From across the apartment, my girlfriend smelled smoke. "Is something burning?" she called to me in the kitchen. No, everything's fine, I yelled back. A few minutes later, she came in to investigate. She found me washing dishes, oblivious to the smoking George Foreman grill beside me. "You're so dying in a fire," she said as she yanked the plug from the wall.
I don't know why I didn't see the smoke, but there was good reason I didn't smell it. Like an estimated 14 million Americans, I suffer from smell loss. Like a smaller number of them, I can't taste, either. I can occasionally appreciate a flower's aroma or food's flavor, but only vaguely and superficially. My imagination helps fill in the blanks; but when I'm blindfolded, I confuse mint ice cream and peanut butter ice cream. My girlfriend, who has the olfactory capabilities of a bloodhound, has run me through this test numerous times. She, like most everyone else I tell about this, simply cannot understand my experience.
I have a hard time explaining it myself. It's as if my tongue and nose can sense differences -- water tastes different from juice, say, and unscented air smells different from perfume -- but the differences are faint and forgettable, and I have no ability to identify them. Chocolate is strawberry is scrambled eggs.
I've known about this for years, but have no idea when it started. After all, I never had a basis for comparison. Unlike someone with vision problems, I couldn't simply put on glasses and see what I was missing.
In a way, I'm lucky. People who suddenly lose their sense of taste or smell after decades of trusting it can find the change so devastating that they fall into depression, lose weight or develop anorexia, according to Norman Mann, director of the Taste and Smell Center at the University of Connecticut Health Center in Farmington, Conn. I've experienced none of that. In fact, I'm untroubled by it -- except that after the smoking-grill incident, I'm determined not to die in a fire. So I signed up as a patient at Mann's center and went through a battery of tests during three appointments in September.
The center is one of a few specialized taste and smell clinics across the country, including one on MacArthur Boulevard in the District. Their task is not easy. Chemosensory disorders come in numerous forms, each with its distinctive Greek tag: absent (anosmia for smell; ageusia for taste) , diminished (hyposmia/hypogeusia), distorted (dysosmia/dysgeusia), altered (aliageusia) and phantom smells and tastes (phantosmia/phantogeusia). And because malfunctions can be caused by a wide range of problems -- from chemical exposure to brain tumors to even seemingly unrelated things like Alzheimer's disease -- the clinics subject patients to a host of tests in search of the problem's origin.
In this multidisciplinary approach, a patient may see a dentist, neurologist and otolaryngologist (ear, nose and throat doctor), undergo a general physical examination and even receive an MRI scan. The tests run about $2,500 at UConn and are usually covered by major insurers.
Some patients are referred by doctors; others stumble across smell centers on the Internet after having had their problems shrugged off by clinicians who do not know how to treat them or do not believe they are serious.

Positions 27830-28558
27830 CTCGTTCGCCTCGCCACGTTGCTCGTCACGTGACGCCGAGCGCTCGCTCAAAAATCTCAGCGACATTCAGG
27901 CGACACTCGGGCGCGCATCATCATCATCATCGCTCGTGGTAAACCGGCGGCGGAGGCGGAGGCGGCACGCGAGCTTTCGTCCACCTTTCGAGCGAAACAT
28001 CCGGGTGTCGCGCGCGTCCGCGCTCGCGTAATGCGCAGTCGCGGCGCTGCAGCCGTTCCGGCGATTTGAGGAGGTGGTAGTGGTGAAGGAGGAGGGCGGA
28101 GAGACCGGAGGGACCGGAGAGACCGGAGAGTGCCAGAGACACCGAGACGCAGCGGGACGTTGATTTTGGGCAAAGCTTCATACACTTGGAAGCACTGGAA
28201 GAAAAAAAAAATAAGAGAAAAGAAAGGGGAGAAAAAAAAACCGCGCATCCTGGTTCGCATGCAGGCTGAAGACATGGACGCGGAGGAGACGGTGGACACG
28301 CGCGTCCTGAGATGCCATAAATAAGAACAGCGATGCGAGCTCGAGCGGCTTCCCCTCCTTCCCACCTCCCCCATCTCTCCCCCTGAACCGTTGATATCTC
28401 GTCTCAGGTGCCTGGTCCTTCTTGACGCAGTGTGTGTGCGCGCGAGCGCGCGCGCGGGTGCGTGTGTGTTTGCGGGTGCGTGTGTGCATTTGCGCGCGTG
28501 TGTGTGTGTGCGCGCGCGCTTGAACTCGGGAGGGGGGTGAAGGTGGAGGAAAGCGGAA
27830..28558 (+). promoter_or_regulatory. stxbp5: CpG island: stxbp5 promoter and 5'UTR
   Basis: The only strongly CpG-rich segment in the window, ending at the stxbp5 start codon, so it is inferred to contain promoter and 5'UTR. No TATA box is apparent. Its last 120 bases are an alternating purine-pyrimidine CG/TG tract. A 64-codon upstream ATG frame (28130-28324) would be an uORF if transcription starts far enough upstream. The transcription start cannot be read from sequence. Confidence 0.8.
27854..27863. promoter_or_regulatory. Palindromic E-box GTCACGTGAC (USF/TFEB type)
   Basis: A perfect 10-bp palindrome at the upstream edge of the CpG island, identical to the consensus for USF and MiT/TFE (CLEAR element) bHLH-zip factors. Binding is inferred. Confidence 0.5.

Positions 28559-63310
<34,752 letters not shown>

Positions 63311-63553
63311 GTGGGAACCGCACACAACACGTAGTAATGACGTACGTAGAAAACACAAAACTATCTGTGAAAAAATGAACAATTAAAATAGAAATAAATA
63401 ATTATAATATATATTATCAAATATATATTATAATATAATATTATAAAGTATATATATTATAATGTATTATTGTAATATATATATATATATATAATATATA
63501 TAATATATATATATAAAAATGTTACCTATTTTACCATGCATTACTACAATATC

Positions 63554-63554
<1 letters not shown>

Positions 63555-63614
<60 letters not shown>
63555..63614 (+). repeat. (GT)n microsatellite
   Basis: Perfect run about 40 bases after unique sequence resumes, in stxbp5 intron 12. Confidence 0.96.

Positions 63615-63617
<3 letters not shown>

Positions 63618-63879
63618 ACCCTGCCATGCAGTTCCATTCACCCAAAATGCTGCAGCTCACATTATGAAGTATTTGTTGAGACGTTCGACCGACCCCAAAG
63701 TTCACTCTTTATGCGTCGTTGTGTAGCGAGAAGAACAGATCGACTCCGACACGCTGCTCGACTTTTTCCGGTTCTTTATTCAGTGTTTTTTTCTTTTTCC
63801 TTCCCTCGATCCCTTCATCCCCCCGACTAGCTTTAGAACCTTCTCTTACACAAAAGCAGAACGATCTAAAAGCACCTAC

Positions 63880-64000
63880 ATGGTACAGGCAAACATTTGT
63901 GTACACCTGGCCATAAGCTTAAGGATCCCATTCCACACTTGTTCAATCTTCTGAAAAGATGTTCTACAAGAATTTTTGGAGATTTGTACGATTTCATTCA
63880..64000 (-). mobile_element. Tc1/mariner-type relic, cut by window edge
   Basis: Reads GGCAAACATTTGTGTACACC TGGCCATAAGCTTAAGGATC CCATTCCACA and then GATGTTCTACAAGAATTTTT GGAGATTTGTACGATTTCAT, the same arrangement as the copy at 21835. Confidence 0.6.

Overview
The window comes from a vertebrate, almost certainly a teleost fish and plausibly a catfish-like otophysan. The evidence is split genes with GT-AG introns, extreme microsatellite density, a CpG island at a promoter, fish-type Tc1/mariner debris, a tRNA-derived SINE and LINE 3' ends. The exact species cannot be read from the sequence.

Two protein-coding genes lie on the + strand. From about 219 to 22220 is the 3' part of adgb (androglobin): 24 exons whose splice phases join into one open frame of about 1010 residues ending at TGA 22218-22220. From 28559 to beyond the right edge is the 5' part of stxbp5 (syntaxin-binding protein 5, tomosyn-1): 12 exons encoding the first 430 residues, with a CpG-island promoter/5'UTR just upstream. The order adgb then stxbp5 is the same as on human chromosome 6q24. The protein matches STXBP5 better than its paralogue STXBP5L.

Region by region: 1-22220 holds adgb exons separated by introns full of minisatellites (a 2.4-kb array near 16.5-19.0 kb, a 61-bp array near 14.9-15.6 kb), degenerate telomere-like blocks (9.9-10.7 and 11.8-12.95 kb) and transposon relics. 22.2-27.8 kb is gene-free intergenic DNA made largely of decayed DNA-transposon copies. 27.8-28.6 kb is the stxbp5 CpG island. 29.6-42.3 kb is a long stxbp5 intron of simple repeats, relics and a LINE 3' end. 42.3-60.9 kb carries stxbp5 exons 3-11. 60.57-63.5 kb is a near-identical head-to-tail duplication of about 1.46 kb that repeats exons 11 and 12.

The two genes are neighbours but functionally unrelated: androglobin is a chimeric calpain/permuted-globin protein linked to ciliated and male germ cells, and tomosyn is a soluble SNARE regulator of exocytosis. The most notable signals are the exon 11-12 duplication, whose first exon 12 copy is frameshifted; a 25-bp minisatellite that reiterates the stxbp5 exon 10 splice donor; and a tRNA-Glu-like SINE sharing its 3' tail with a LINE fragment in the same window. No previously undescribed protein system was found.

"They don't know what to do, they don't know where to go," said Robert Henkin, director of the Taste and Smell Clinic in Washington. At UConn, Mann has had patients break down and hug him.
For some patients, though, sympathy is all they'll get. When smell and taste loss can be linked to a problem such as acid reflux or diabetes, treatment of that condition may restore the senses. However, if the loss resulted from olfactory-nerve damage caused by head trauma or a viral infection such as a cold, there is no reliable cure, said Barry Davis, director of the taste and smell program at the National Institute on Deafness and Other Communication Disorders, part of the National Institutes of Health. Sometimes the nerves will regenerate and senses will be restored, and other times they won't.
"I expect that taste and smell clinics are frustrated to a certain degree, in the sense that they see people they cannot help," Davis said. "They can't give them bypass surgery, they can't give them antibiotics, they can't give them some magic bullet. All they can do is tell them the extent of their problems and say, 'Sorry.' "
Sometimes, patients come in complaining of a loss of taste, but only suffer a loss of smell, according to Henkin. They confuse the two because taste is so dependent upon smell. Then, too, olfactory nerves do not regenerate as quickly or effectively as taste cells do, and they are more delicate and open to exposure. "You can close your mouth. You can't really close your nose," Henkin said.
When food is chewed, odors go to the back of the mouth, where a properly functioning olfactory system translates them into flavor. When the system malfunctions, taste often remains intact -- that is, the mouth can still distinguish among sweet, salty, sour and bitter. (It can also appreciate temperature and texture.) What's missing is flavor -- that sense that lets you savor a lemon drop as lemony, salsa as tangy, ice cream as not just sweet and cold but mint chocolate chip or pistachio. Many patients who complain of a loss of taste are really just experiencing a loss of flavor, and can sense the four categories of taste just fine, Henkin said.
This is what we established on my first visit to the UConn clinic, where I spent two hours smelling bottles of diluted alcohol, trying to identify canned scents, and swishing dozens of liquids around in my mouth to rank them by their taste. The scents were a failure: Of all those placed before me, I could recognize only Vicks VapoRub. Now, that's depressing. Imagine if everything you smelled could only be categorized as either "Vicks" or "not Vicks."